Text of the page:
John Bannister, Lecture with Dissection , England, 16th century. Click to enlarge.

John Bannister, Lecture with Dissection , England, 16th century. Click to enlarge.

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Earth As Seen From Saturn

Monday, July 22nd, 2013

This picture shows us. All of us on planet Earth. All 7 billion human beings contained one tiny dot of light.

Earth from Saturn

(Click to enlarge)

In this rare image taken on July 19, 2013, the wide-angle camera on NASA’s Cassini spacecraft has captured Saturn’s rings and our planet Earth and its moon in the same frame. It is only one footprint in a mosaic of 33 footprints covering the entire Saturn ring system (including Saturn itself).  At each footprint, images were taken in different spectral filters for a total of 323 images: some were taken for scientific purposes and some to produce a natural color mosaic.  This is the only wide-angle footprint that has the Earth-moon system in it.

The dark side of Saturn, its bright limb, the main rings, the F ring, and the G and E rings are clearly seen; the limb of Saturn and the F ring are overexposed. The “breaks” in the brightness of Saturn’s limb are due to the shadows of the rings on the globe of Saturn, preventing sunlight from shining through the atmosphere in those regions.  The E and G rings have been brightened for better visibility.

Earth, which is 898 million miles (1.44 billion kilometers) away in this image, appears as a blue dot at center right; the moon can be seen as a fainter protrusion off its right side. An arrow indicates their location in the annotated version. (The two are clearly seen as separate objects in the accompanying narrow angle frame: PIA14949.) The other bright dots nearby are stars.

This is only the third time ever that Earth has been imaged from the outer solar system. (more…)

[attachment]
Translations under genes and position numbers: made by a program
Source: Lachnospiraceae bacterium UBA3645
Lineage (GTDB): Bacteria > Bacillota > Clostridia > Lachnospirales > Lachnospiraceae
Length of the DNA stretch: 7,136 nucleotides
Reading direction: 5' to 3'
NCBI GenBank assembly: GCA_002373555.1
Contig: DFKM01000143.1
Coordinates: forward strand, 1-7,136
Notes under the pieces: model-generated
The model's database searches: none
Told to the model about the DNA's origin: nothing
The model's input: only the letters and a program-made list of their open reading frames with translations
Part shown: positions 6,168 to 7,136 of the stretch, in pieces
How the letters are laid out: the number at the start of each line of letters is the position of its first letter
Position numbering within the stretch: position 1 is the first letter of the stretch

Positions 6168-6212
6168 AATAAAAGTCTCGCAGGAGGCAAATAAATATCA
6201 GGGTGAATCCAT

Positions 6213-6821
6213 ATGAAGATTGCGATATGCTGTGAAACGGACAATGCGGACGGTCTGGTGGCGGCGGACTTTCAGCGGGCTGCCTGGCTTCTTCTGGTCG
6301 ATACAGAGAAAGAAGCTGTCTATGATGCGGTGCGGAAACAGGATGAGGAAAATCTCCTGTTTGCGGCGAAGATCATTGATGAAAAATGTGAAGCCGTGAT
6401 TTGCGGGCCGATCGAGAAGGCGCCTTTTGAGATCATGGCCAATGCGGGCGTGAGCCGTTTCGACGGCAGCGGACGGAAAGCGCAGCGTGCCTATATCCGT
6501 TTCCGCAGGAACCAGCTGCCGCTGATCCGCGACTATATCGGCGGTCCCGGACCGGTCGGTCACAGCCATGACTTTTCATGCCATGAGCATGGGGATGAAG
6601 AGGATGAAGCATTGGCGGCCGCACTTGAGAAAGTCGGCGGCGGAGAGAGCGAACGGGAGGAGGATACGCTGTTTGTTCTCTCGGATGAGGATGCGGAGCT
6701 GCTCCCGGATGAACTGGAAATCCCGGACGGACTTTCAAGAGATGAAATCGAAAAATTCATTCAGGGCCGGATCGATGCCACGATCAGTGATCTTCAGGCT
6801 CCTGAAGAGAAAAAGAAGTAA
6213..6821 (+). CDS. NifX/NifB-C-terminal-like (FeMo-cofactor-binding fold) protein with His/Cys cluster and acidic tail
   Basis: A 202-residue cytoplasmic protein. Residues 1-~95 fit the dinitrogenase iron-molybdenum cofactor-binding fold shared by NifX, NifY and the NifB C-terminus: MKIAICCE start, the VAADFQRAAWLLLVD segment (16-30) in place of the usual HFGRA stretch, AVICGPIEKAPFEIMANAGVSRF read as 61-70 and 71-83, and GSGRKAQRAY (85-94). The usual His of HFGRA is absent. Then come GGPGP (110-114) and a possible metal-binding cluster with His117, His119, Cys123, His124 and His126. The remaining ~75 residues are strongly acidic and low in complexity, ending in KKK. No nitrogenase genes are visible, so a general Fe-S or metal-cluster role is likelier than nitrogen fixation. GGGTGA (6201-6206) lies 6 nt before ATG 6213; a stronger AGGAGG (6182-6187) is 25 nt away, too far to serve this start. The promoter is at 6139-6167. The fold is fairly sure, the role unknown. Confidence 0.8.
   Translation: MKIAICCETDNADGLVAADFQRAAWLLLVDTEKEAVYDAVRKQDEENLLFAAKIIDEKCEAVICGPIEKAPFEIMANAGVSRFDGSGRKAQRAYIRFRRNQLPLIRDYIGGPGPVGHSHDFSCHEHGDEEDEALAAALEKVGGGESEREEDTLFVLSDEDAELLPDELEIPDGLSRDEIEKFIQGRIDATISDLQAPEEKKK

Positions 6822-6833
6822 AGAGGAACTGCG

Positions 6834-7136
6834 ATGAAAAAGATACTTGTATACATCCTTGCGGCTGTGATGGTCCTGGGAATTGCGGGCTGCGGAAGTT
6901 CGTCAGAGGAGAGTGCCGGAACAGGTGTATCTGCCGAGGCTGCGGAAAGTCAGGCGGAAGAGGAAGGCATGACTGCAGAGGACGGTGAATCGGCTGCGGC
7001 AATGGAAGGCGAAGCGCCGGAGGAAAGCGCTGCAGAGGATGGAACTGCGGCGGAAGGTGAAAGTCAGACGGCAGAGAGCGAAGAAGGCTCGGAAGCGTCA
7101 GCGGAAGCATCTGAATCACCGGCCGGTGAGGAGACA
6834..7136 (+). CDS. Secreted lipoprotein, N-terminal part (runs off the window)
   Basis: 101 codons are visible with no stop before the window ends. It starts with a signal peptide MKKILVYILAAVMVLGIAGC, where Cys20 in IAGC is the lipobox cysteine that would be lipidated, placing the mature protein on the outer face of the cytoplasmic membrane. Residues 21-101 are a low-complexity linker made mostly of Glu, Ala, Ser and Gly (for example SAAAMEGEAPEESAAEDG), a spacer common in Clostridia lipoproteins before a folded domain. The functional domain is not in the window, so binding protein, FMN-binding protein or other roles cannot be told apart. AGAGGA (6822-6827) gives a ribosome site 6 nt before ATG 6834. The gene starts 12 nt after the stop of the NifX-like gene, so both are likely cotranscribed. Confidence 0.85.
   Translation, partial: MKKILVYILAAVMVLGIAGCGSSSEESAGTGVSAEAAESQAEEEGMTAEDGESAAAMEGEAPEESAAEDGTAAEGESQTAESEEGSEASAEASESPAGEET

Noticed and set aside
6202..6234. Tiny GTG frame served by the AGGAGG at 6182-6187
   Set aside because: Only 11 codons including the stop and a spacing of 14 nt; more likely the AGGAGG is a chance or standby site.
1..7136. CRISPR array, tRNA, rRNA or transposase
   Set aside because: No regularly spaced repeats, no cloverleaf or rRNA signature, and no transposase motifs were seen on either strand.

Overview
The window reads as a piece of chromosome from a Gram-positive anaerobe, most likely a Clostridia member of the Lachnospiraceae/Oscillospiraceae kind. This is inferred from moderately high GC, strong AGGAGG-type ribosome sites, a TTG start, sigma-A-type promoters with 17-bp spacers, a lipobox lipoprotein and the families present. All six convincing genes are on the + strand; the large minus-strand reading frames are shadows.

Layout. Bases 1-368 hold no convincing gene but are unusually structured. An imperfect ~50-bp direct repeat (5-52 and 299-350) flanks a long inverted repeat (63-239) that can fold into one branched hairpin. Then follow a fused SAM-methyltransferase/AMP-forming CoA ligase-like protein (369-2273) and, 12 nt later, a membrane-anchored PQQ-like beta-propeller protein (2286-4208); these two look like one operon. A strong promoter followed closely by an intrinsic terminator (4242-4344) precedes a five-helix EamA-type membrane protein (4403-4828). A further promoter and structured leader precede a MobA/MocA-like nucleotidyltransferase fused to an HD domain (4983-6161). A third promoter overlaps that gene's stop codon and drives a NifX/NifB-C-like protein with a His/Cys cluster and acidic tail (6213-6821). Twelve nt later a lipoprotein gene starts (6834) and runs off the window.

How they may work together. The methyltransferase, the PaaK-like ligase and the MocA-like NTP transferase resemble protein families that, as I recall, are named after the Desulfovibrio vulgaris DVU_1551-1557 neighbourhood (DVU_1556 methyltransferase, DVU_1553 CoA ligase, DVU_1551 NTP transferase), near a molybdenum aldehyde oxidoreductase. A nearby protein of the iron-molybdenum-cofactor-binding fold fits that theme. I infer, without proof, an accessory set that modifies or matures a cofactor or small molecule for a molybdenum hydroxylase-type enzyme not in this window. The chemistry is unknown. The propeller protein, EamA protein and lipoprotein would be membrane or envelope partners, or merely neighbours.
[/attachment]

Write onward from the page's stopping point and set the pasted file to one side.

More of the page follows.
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Nineteen Eighty-Four

Tuesday, June 11th, 2013

1984Fascinating. George Orwell‘s novel, “Nineteen eighty-four” (sometimes spelled as “1984”) has been catapulted back into the US bestseller lists!

Practically overnight, sales have risen almost 5800%.

There are several editions of the original works published in 1949, so it is not quite clear how the numbers are compiled. I wonder what Mr. Orwell would have to say. (Unfortunately he died in 1950).

Don’t forget, Prols:

WAR IS PEACE!

FREEDOM IS SLAVERY!

IGNORANCE IS STRENGTH!

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Color Footage of London, 1927

Sunday, May 12th, 2013

This is archive footage based on images captured by Claude Frisse-Greene, an early British pioneer of film. Nearly 90 years ago, he created a series of travelogues using a color process developed by his father William Frisse-Greene, a British portrait photographer and a well known inventor. His experiments in the field of motion pictures led him to be known as one of the fathers of cinematography.

One of William’s inventions was an additive color film process known as “Biocolour”, a rather cumbersome early color process. It works by exposing every other frame of standard black-and-white film through a different-colored filter, and then staining the resulting monochrome prints either red or green. In a motion picture projection, the combined frames create an illusion of real color.

Using computer enhancement, the British Film Institute reduced the flickering seen in the original footage.